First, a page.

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It is our intent at Little Kingshill Combined School to provide all of our children with a high-quality education in Modern Foreign Languages (MFL), which develops their love of learning about other languages and cultures. Our current MFL taught is French. It is our intention to ensure that by the end of our children’s primary education, they have acquired an understanding of both spoken and written French, confidence to speak in French with others and know how important other languages can be in their future.




We teach French as our Modern Foreign Language in KS2. It is taught in a whole-class setting, using Language Angels scheme of work. The lessons are designed to engage children and have clear, achievable objectives and incorporate a variety of activities to reinforce learning.

We focus on speaking and listening in Year 3, gradually developing skills in reading and writing throughout KS2 in order to lay the foundations for foreign language teaching in KS3. In each lesson, children build on the skills that they have already learned and develop new ones through a range of fun, exciting and engaging activities, including:

• learning French vocabulary

• asking and answering questions, and following instructions in French

• reinforcing memory with mime and physical actions

• playing games and learning songs

• video clips

• using bilingual dictionaries

• teaching of basic French grammar, sentence structure and spelling patterns

• learning French phonics

• researching and learning about life in France

• writing phrases and sentences

• reading stories

• creative tasks to demonstrate learning.


We have mapped out the units of learning across the year groups to ensure that pupils gradually develop their language knowledge as well as providing opportunities to build upon previous learning. Within the scheme, the units are classified as:

  • Early Language teaching
  • Intermediate
  • Progressive teaching


The ‘Early Language teaching’ units are generally most appropriate for those who are at the early stages of learning. For this reason, they are used predominantly in Year 3 but they also feature in Year 4 (and Year 5 to a lesser extent).  Intermediate units increase the level of challenge by increasing the amount and complexity (including foreign language grammar concepts) of the foreign language presented to pupils. These units are used predominantly in Years 4 and 5. Progressive units are the most challenging units and are suitable for those with a good understanding of the basics of the language. For this reason, they are used only in Year 6.  There are also ‘Extra Teaching’ units of learning interspersed throughout the curriculum to reinforce key language and concepts (e.g. French phonetics or classroom commands).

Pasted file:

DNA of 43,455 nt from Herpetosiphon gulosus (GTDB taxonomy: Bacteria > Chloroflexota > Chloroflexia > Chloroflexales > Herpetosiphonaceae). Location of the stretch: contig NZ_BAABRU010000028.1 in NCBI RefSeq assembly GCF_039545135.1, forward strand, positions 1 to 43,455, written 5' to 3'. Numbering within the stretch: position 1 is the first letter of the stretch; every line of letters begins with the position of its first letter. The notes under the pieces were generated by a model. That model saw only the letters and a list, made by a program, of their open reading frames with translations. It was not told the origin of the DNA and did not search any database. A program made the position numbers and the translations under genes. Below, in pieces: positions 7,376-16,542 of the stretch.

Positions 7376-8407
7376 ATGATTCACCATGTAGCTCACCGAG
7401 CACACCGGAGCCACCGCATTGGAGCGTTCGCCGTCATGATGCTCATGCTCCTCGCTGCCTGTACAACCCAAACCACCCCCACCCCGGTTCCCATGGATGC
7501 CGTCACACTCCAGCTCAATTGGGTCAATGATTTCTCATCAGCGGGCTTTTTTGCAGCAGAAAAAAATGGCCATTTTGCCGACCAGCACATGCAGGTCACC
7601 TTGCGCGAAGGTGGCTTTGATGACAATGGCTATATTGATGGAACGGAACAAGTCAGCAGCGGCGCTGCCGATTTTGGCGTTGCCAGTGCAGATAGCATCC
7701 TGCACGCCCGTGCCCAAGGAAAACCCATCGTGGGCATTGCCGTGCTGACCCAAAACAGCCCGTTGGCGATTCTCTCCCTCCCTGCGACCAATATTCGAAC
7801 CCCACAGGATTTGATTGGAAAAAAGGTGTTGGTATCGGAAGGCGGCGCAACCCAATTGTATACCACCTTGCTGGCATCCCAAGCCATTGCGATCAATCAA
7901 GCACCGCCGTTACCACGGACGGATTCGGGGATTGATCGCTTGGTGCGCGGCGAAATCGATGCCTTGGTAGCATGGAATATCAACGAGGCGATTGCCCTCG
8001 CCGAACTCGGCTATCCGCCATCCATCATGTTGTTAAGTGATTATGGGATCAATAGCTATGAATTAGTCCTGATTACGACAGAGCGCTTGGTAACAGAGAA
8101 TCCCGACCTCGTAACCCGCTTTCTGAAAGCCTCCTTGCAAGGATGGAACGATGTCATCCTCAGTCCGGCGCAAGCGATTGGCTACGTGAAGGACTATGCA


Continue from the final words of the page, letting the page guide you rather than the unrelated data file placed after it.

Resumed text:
Our progression of units ensures children will be taught how to listen and read longer pieces of text gradually in French and they will have ample opportunities to speak, listen to, read and write the language being taught. It also ensures that children will build on previous knowledge gradually as their foreign language lessons continue to recycle, revise and consolidate previously learnt language whilst building on all four language skills: listening, speaking, reading and writing.

Grammar is integrated and taught throughout units. If required, teachers can also use the specific ‘Grammar Explained’ units to ensure pupils are exposed to all of the appropriate grammar so they are able to create their own accurate and personalised responses to complex authentic foreign language questions by the end of the primary phase.

Each teaching unit is typically divided into 6 fully planned lessons, each with its own objectives and aims. Each lesson will incorporate interactive whiteboard materials to include speaking and listening tasks within a lesson. Lessons will typically include an independent activity to reinforce taught concepts.




Our MFL curriculum will ensure all pupils develop key language learning skills set out by the national curriculum, as well as a love of languages and learning about other cultures.

These are as follows:

  • understand and respond to spoken and written language from a variety of authentic sources
  • speak with increasing confidence, fluency and spontaneity, finding ways of communicating what they want to say, including through discussion and asking questions, and continually improving the accuracy of their pronunciation and intonation
  • can write at varying length, for different purposes and audiences, using the variety of grammatical structures that they have learnt
  • discover and develop an appreciation of a range of writing in the language studied


We measure the impact of our curriculum through the following methods:

  • Observing children speaking and listening in another language.
  • Feedback on independent learning.
  • Interviewing the pupils about their learning (pupil voice).
  • Formative and summative assessment
  • Learning walks.
  • Subject tracking and monitoring


The MFL subject leader will continually monitor the impact MFL teaching is having on the children’s learning to ensure the curriculum is being taught.  They will also ensure the knowledge taught is retained by the children and continually revisited and that the learners are able to apply the skills they have been taught to a variety of different settings, showing independence with their learning. Impact will also be measured through key questioning skills built into lessons, child-led assessment, formative assessment and summative assessments aimed at targeting next steps in learning.